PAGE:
Firefighters' Retirement System v. EisnerAmper, LLP, No. 17-30273 (5th Cir. 2018)

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Justia Opinion Summary

The Fifth Circuit affirmed the district court's dismissal of plaintiffs' claims against defendant as premature. Plaintiffs alleged that Eisner, seeking to maintain its relationship with Leveraged and some related funds, participated in a scheme to trick plaintiffs into waiving their redemption rights. Louisiana has established a public accountant review panel to review claims against certified public accountants and accounting firms, and plaintiffs conceded that they did not seek panel review before filing suit. The court held that the district court dismissed plaintiffs' suit as premature because they failed to seek pre-suit review by the Louisiana public accountant review panel pursuant to Louisiana Revised Statutes 37:105. Accordingly, the court remanded for the district court to decide in the first instance whether defendants were entitled to dismissal with prejudice.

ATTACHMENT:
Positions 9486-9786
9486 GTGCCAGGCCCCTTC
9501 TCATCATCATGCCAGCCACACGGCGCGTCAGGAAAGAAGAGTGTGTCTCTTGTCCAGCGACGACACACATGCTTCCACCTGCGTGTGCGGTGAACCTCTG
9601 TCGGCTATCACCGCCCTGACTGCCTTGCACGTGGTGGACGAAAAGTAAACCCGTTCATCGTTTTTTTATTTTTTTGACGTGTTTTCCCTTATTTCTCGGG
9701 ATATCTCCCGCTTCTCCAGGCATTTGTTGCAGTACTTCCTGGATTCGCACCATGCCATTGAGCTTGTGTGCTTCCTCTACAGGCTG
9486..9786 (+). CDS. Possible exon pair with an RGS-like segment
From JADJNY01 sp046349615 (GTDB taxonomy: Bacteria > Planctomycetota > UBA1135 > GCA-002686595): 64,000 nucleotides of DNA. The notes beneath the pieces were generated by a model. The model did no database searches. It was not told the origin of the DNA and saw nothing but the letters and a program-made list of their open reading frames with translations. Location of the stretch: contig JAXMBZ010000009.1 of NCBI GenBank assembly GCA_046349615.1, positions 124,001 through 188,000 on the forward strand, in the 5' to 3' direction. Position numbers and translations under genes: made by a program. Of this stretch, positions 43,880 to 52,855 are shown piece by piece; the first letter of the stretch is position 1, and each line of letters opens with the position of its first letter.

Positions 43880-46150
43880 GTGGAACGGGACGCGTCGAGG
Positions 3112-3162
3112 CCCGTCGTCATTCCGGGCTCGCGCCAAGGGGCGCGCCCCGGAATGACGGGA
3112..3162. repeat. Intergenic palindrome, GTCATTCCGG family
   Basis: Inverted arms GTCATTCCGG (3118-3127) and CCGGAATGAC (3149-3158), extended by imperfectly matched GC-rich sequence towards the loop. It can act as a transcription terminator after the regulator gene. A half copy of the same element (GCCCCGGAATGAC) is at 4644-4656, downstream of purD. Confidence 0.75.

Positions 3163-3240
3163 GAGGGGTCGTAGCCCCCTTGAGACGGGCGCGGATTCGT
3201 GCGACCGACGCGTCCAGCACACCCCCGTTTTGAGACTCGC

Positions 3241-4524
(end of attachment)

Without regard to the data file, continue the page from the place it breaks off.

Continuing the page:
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Case: 17-30273 Document: 00514584040 Page: 1 Date Filed: 08/02/2018 IN THE UNITED STATES COURT OF APPEALS United States Court of Appeals FOR THE FIFTH CIRCUIT Fifth Circuit FILED August 2, 2018 No. 17-30273 Lyle W. Cayce Clerk FIREFIGHTERS’ RETIREMENT SYSTEM; MUNICIPAL EMPLOYEES RETIREMENT SYSTEM OF LOUISIANA; NEW ORLEANS FIREFIGHTERS’ PENSION & RELIEF FUND, Plaintiffs - Appellants Cross-Appellees v. EISNERAMPER, L.L.P., Defendant - Appellee Cross-Appellant EISNERAMPER (CAYMAN) LIMITED, Defendant - Appellee Appeals from the United States District Court for the Middle District of Louisiana Before KING, HAYNES, and HIGGINSON, Circuit Judges. STEPHEN A. HIGGINSON, Circuit Judge: Plaintiff-Appellants Firefighters’ Retirement System, Municipal Employees’ Retirement System, and New Orleans Firefighters’ Pension & Relief Fund sued Defendant-Appellee EisnerAmper LLP, alleging fraud and related claims. The district court dismissed Plaintiffs’ claims as premature because Plaintiffs failed to seek pre-suit review by a Louisiana public Case: 17-30273 Document: 00514584040 Page: 2 Date Filed: 08/02/2018 No. 17-30273 accountant review panel. We affirm the dismissal and remand for the district court to decide in the first instance whether Defendants are entitled to dismissal with prejudice. I. In April 2008, Plaintiff-Appellants Firefighters’ Retirement System, Municipal Employees’ Retirement System, and New Orleans Firefighters’ Pension & Relief Fund purchased shares in an investment fund, FIA Leveraged Fund, for a combined $100 million. By the time this suit was filed in 2014, Leveraged was in bankruptcy and Plaintiffs’ shares had lost much or all of their value. According to offering documents prepared before the sale, Leveraged sought to achieve returns of 10% to 15% per year by investing in equity and fixed income securities. Plaintiffs’ investment in Leveraged was protected by redemption rights, which provided that Plaintiffs’ shares: (1) “must be redeemed” before certain other investors redeemed their shares, and (2) would be “automatically” redeemed if the value of the other investors’ accounts fell below 20% of the value of Plaintiffs’ shares. Defendant-Appellee EisnerAmper LLP is a large, New York-based accounting firm. In March 2010, Leveraged retained Eisner to perform an audit of the fund. The audit was never completed. Plaintiffs allege that an audit would have revealed that Leveraged made improper investments outside the fund’s mandate. A completed audit would also have allegedly shown that Plaintiffs’ redemption rights had been triggered, causing Plaintiffs to redeem their shares and mitigate or eliminate their loss. Rather than disclose these facts, Plaintiffs allege that Eisner—seeking to maintain its relationship with Leveraged and some related funds—participated in a scheme to trick Plaintiffs into waiving their redemption rights. 2 Case: 17-30273 Document: 00514584040 Page: 3 Date Filed: 08/02/2018 No. 17-30273 Plaintiffs sued Eisner and a Cayman Islands-based subsidiary in Louisiana state court, alleging fraud, negligence, negligent misrepresentation, breach of contract as to a third party beneficiary, and violation of Louisiana securities and unfair trade practices laws. 1 Eisner removed to the Middle District of Louisiana. Following denial of a motion to remand, Eisner moved to dismiss all of Plaintiffs’ claims for lack of personal jurisdiction, improper venue, and failure to state a claim. The district judge referred Eisner’s motion to a magistrate judge. The magistrate judge recommended that Eisner’s motion be granted. In her Report and Recommendation, the magistrate judge concluded that the court lacked personal jurisdiction over Eisner’s Cayman Islands-based subsidiary. As to Eisner, the Report recommended that Plaintiffs’ claims be dismissed as premature for failure to comply with a Louisiana statute requiring pre-suit review of certain claims by a public accountant review panel. Despite objections from both sides to the Report and Recommendation, the district court adopted it in full. In this appeal, Plaintiffs challenge only the conclusion that they were required to present their claims to a public accountant review panel. Eisner cross-appeals, seeking to convert the existing dismissal to a dismissal with prejudice. II. We review the dismissal of a complaint under Rule 12(b)(6) de novo. Swenson v. United of Omaha Life Ins. Co., 876 F.3d 809, 810 (5th Cir. 2017). “To survive a motion to dismiss, a complaint must contain sufficient factual Plaintiffs also brought similar claims against another accounting firm. See Firefighters’ Ret. Sys. v. Grant Thornton, L.L.P., No. 17-30274, 2018 WL 3264650, at *5 (5th Cir. July 3, 2018). 1 3 Case: 17-30273 Document: 00514584040 Page: 4 Date Filed: 08/02/2018 No. 17-30273 matter, accepted as true, ‘to state a claim to relief that is plausible on its face.’” Ashcroft v. Iqbal, 556 U.S. 662, 678 (2009) (quoting Bell Atl. Corp. v. Twombly, 550 U.S. 544, 570 (2007)). In this case, where subject matter jurisdiction arises from diversity and bankruptcy related-to jurisdiction, the court applies Louisiana substantive law. See Shady Grove Orthopedic Assocs., P.A. v. Allstate Ins. Co., 559 U.S. 393, 417 (2010); Raleigh v. Ill. Dept. of Revenue, 530 U.S. 15, 20 (2000); see also Firefighters’ Ret. Sys. v. Grant Thornton, L.L.P., No. 17-30274, 2018 WL 3264650, at *5 (5th Cir. July 3, 2018) (applying Louisiana law). On issues the Louisiana Supreme Court has not yet decided, “we must make an Erie guess and determine, in our best judgment, how that court would resolve the issue if presented with the same case.” In re Katrina Canal Breaches Litig., 495 F.3d 191, 206 (5th Cir. 2007). A. Louisiana has established a public accountant review panel to review claims against certified public accountants and accounting firms. La. Stat. Ann. §§ 37:102, 109. Review by the panel is a prerequisite to filing suit. Id. § 37:105; Solow v. Heard, McElroy & Vestal, L.L.P., 937 So. 2d 875, 878 (La. App. 4th Cir. 2006). Plaintiffs concede that they did not seek panel review before filing suit. To resist the conclusion that their suit was properly dismissed as premature, Plaintiffs point to the fact that Eisner’s license with Louisiana’s State Board of Certified Public Accounts expired on December 31, 2014. 2 Plaintiffs do not dispute that Eisner was licensed in Louisiana at the time of Although Eisner’s registration status was not alleged in Plaintiffs’ complaint, we may take judicial notice of the State Board’s records. Norris v. Hearst Trust, 500 F.3d 454, 461 n.9 (5th Cir. 2007) (“[I]t is clearly proper in deciding a 12(b)(6) motion to take judicial notice of matters of public record.”). 2 4 Case: 17-30273 Document: 00514584040 Page: 5 Date Filed: 08/02/2018 No. 17-30273 the events alleged in the complaint, and when this suit was filed. Nonetheless, Plaintiffs argue that because the license had lapsed by the time Eisner filed its motion to dismiss before the district court, the review requirement does not apply. We are unconvinced. “It is axiomatic that in Louisiana, courts must begin every legal analysis by examining primary sources of law: the State’s Constitution, codes, and statutes.” Shaw Constructors v. ICF Kaiser Eng’rs, Inc., 395 F.3d 533, 546 (5th Cir. 2004) (quoting Prytania Park Hotel, Ltd. v. Gen. Star Indem. Co., 179 F.3d 169, 175 (5th Cir. 1999)). Louisiana Revised Statutes § 37:105 provides that, except in situations not relevant here, “no action against a certified public accountant or firm or his insurer may be commenced in any court before the claimant’s request for review has been presented to a public accountant review panel established pursuant to this Part and the panel has issued a written opinion.” (emphasis added). Even assuming that Eisner ceased to be a “certified public accountant” for purposes of § 37:105 when its registration expired, it remains true that when Plaintiffs filed this action on February 28, 2014 they “commenced” an action against a certified public accountant before receiving a written opinion from a review panel. This is precisely what § 37:105 prohibits. The district court correctly dismissed Plaintiffs’ complaint as premature. See Solow, 937 So. 2d at 878. B. Plaintiffs argue that, even if § 37:105 would ordinarily require them to bring their claims before a review panel before filing suit, Eisner is barred from invoking the statute by the doctrines of judicial estoppel and waiver. Neither point is persuasive. Judicial estoppel is an equitable doctrine, invoked at the court’s discretion, to “protect the integrity of the judicial process.” New Hampshire v. 5 Case: 17-30273 Document: 00514584040 Page: 6 Date Filed: 08/02/2018 No. 17-30273 Maine, 532 U.S. 742, 749 (2001) (quoting Edwards v. Aetna Life Ins. Co., 690 F.2d 595, 598 (6th Cir. 1982)). Courts should apply judicial estoppel “flexibly, with an intent to achieve substantial justice.” Reed v. City of Arlington, 650 F.3d 571, 574 (5th Cir. 2011) (en banc) (quoting 18 James Wm. Moore et al., Moore’s Federal Practice § 134.31 at 73 (3d ed. 2011)). Three elements guide the doctrine’s application: “(1) The party against whom it is sought has asserted a legal position that is plainly inconsistent with a prior position; (2) a court accepted the prior position; and (3) the party did not act inadvertently.” In re Flugence, 738 F.3d 126, 129 (5th Cir. 2013). Plaintiffs’ attempt to invoke judicial estoppel fails for three reasons. First, Plaintiffs forfeited their judicial estoppel argument by raising it for the first time in their objection to the magistrate judge’s Report and Recommendation. See Cupit v. Whitley, 28 F.3d 532, 535 & n.5 (5th Cir. 1994). Second, Plaintiffs have not shown that Eisner adopted an inconsistent position, much less a plainly inconsistent one. The purported inconsistency arises from Eisner’s argument that the district court lacked personal jurisdiction over Eisner. In support, Eisner attached declarations from two employees, stating generally that Eisner’s contacts with Louisiana were limited. Plaintiffs do not explain how these declarations are inconsistent with Eisner’s argument regarding the review board. Plaintiffs’ conclusory assertions that it would be “unfair” to permit both arguments do not support applying estoppel. Third, even if Eisner’s positions were plainly inconsistent, Plaintiffs do not assert that the district court adopted the facts or argument Eisner presented to contest personal jurisdiction. Judicial estoppel is limited to cases where a court has “adopted the position urged by the party, either as a preliminary matter or as part of a final disposition.” In re Super. Crewboats, 6 Case: 17-30273 Document: 00514584040 Page: 7 Date Filed: 08/02/2018 No. 17-30273 Inc., 374 F.3d 330, 335 (5th Cir. 2004) (quoting In re Coastal Plains, Inc., 179 F.3d 197, 206 (5th Cir. 1999)). Here, by contrast, the district court rejected Eisner’s argument and asserted jurisdiction over Eisner. Plaintiffs’ argument as to waiver is similarly unconvincing. It relies on Louisiana Revised Statutes § 37:108, which states: A certified public accountant or firm, against whom a claim has been filed under the provisions of this Part, may raise any exception or defense available, pursuant to [Louisiana Revised Statutes §] 9:5604, in a court of competent jurisdiction and proper venue at any time without the need for completion of the review process by the public accountant review panel. If the court finds that the claim was perempted prior to being filed, the panel, if established, shall be dissolved. Plaintiffs maintain that this section “contemplates a subsequent determination of ‘competent jurisdiction and proper venue’ after the CPA firm has referred the claims for panel review,” and that Eisner therefore waived its right to panel review by “raising personal jurisdiction and venue before insisting on panel review.” This argument overlooks that: (1) § 37:108 applies to defenses in § 9:5604, which concerns prescription and peremption, not the panel review requirement; (2) the statute does not limit the order in which these defenses may be raised, but rather permits an accountant to raise them “at any time”; (3) claimants, not defendant accountants, file claims with a review board; and (4) Eisner did not argue jurisdiction and venue before it raised the panel review requirement; it presented both arguments in the same motion to dismiss. Neither waiver nor judicial estoppel disturbs our conclusion that the district court correctly dismissed Plaintiffs’ complaint as premature. 7 Case: 17-30273 Document: 00514584040 Page: 8 Date Filed: 08/02/2018 No. 17-30273 III. In its lone issue on cross-appeal, Eisner argues that the district court dismissed Plaintiffs’ claims with prejudice, or—if the court didn’t—it should have. Plaintiffs respond that the dismissal was entered without prejudice, and that this was proper. A. We begin with whether Plaintiffs’ claims were dismissed with or without prejudice. The district court’s judgment did not specify. Ordinarily, this silence would signal a dismissal with prejudice. See Fed. R. Civ. P. 41(b) (providing that, with limited exceptions, involuntary dismissals function as adjudications upon the merits); Callip v. Harris Cty. Child Welfare Dept., 757 F.2d 1513, 1519 (5th Cir. 1985). But Rule 41(b) carves out an exception for dismissals based on “lack of jurisdiction.” Fed. R. Civ. P. 41(b). The Supreme Court has explained that, though Rule 41(b) speaks of “jurisdiction,” the exception is broader than its plain language might suggest: It is too narrow a reading of the exception to relate the concept of jurisdiction embodied there to the fundamental jurisdictional defects which render a judgment void and subject to collateral attack, such as lack of jurisdiction over the person or subject matter. We regard the exception as encompassing those dismissals which are based on a plaintiff’s failure to comply with a precondition requisite to the Court’s going forward to determine the merits of his substantive claim. Costello v. United States, 365 U.S. 265, 285 (1961). Applying this expanded definition of jurisdiction, the Court held that dismissal of a denaturalization proceeding based on the government’s failure to file a good-cause affidavit 3 was without prejudice, despite the district court’s failure to specify. Id. This holding See Costello v. United States, 356 U.S. 256, 257 (1958) (“An affidavit showing good cause is a prerequisite to the initiation of denaturalization proceedings.”). 3 8 Case: 17-30273 Document: 00514584040 Page: 9 Date Filed: 08/02/2018 No. 17-30273 has been broadly applied to pre-merits dismissals. See, e.g., Miller v. Nationwide Life Ins. Co., No. 06-31178, 2008 WL 3086783, at *4–5 (5th Cir. Aug. 6, 2008) (nonspecific dismissal of earlier claim was jurisdictional under Rule 41(b) because Securities Litigation Uniform Standards Act prevented prior court from reaching merits); see also 9 Charles Alan Wright, Arthur R. Miller & Mary Kay Kane, Federal Practice and Procedure § 2373 (3d ed. Apr. 2018 Update) (“In the light of the Costello decision, courts have recognized that Rule 41(b) does not apply in situations in which a case is dismissed because of some initial bar to reaching the merits of the plaintiff’s claims[.]” (collecting cases)). Here, the district court’s order “approve[d] the Report and Recommendation of the Magistrate and adopt[ed] it as the Court’s opinion.” The Magistrate Judge’s report recommended that Plaintiffs’ claims against Eisner be dismissed “for failure to request formation of an accountant review panel,” and “d[id] not reach” Eisner’s remaining arguments. In other words, the court’s dismissal was based on Plaintiffs’ “failure to comply with a precondition requisite to the Court’s going forward to determine the merits of [their] substantive claim[s].” Costello, 365 U.S. at 285. Costello instructs that the order of dismissal must be read to operate without prejudice. See id.; Flagg v. Stryker Corp., 819 F.3d 132, 138 (5th Cir. 2016) (en banc) (stating that, under Louisiana law, a medical malpractice suit “‘must be dismissed’ without prejudice if the plaintiff fails to” obtain review by medical review panel before filing suit (emphasis added) (quoting Gele v. Binder, 904 So. 2d 836, 837 (La. Ct. App. 2005)). 9 Case: 17-30273 Document: 00514584040 Page: 10 Date Filed: 08/02/2018 No. 17-30273 B. Eisner argues that Plaintiffs’ claims are perempted and that it is therefore entitled to dismissal with prejudice. 4 Defendants may appeal from a dismissal without prejudice to seek entry of dismissal with prejudice. See, e.g., Ennenga v. Starns, 677 F.3d 766, 777, 781 (7th Cir. 2012) (ruling for defendant in cross-appeal from dismissal without prejudice, where defendant asserted that district court should have dismissed the plaintiff’s claim with prejudice); 15A Wright, et al., supra, § 3914.6 (“[A] defendant must be allowed to appeal a dismissal without prejudice in order to argue that the dismissal should have been with prejudice.” (collecting cases)). Louisiana Revised Statutes § 37:108 also provides that an accountant may raise limitations challenges “in a court of competent jurisdiction and proper venue at any time without the need for completion of the review process by the public accountant review panel.” See also La. Stat. Ann. § 9:5604(A) (listing available defenses); Bernard, Cassisa, Elliott & Davis v. Est. of Laporte, 113 So. 3d 397, 401 (La. App. 5th Cir. 2013) (affirming dismissal with prejudice of claims against accountant before completion of review board process). The Report and Recommendation did not reach Eisner’s arguments on this point. Eisner reurged them in its objection, but the district judge’s order adopting the magistrate judge’s report did not acknowledge the objection. “It is the general rule, of course, that a federal appellate court does not consider an issue not passed upon below.” Humphries v. Elliott Co., 760 F.3d 414, 418 (5th Cir. 2014) (quoting Singleton v. Wulff, 428 U.S. 106, 120 (1976)). We remand to the district court to consider in the first instance whether Eisner is entitled to dismissal with prejudice on some or all of Plaintiffs’ claims. Plaintiffs assert that Eisner forfeited this argument by failing to raise it in their motion to dismiss. Our review of the record reveals that Plaintiffs are mistaken. 4 10 Case: 17-30273 Document: 00514584040 Page: 11 Date Filed: 08/02/2018 No. 17-30273 IV. The district court’s dismissal of Plaintiffs’ claims is AFFIRMED. The case is REMANDED for determination whether any of Plaintiffs’ claims must be dismissed with prejudice. 11